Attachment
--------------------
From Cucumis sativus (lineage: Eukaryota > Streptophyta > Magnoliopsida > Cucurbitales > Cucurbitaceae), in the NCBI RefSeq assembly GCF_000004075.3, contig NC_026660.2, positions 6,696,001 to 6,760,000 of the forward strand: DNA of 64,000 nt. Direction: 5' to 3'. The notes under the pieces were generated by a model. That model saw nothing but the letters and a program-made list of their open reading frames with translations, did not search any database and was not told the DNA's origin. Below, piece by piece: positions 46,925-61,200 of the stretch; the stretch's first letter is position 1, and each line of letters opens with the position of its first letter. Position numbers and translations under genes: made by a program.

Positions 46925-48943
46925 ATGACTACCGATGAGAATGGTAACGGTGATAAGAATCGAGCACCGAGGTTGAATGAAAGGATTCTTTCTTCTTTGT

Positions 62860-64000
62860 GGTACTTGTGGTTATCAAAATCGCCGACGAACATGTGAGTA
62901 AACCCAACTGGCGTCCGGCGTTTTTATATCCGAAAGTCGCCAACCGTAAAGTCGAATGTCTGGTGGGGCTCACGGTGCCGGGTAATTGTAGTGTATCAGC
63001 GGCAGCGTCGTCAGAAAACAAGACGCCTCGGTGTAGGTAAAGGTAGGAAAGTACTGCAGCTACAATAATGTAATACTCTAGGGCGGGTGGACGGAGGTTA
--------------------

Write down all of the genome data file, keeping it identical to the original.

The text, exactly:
From Cucumis sativus (lineage: Eukaryota > Streptophyta > Magnoliopsida > Cucurbitales > Cucurbitaceae), in the NCBI RefSeq assembly GCF_000004075.3, contig NC_026660.2, positions 6,696,001 to 6,760,000 of the forward strand: DNA of 64,000 nt. Direction: 5' to 3'. The notes under the pieces were generated by a model. That model saw nothing but the letters and a program-made list of their open reading frames with translations, did not search any database and was not told the DNA's origin. Below, piece by piece: positions 46,925-61,200 of the stretch; the stretch's first letter is position 1, and each line of letters opens with the position of its first letter. Position numbers and translations under genes: made by a program.

Positions 46925-48943
46925 ATGACTACCGATGAGAATGGTAACGGTGATAAGAATCGAGCACCGAGGTTGAATGAAAGGATTCTTTCTTCTTTGT

Positions 62860-64000
62860 GGTACTTGTGGTTATCAAAATCGCCGACGAACATGTGAGTA
62901 AACCCAACTGGCGTCCGGCGTTTTTATATCCGAAAGTCGCCAACCGTAAAGTCGAATGTCTGGTGGGGCTCACGGTGCCGGGTAATTGTAGTGTATCAGC
63001 GGCAGCGTCGTCAGAAAACAAGACGCCTCGGTGTAGGTAAAGGTAGGAAAGTACTGCAGCTACAATAATGTAATACTCTAGGGCGGGTGGACGGAGGTTA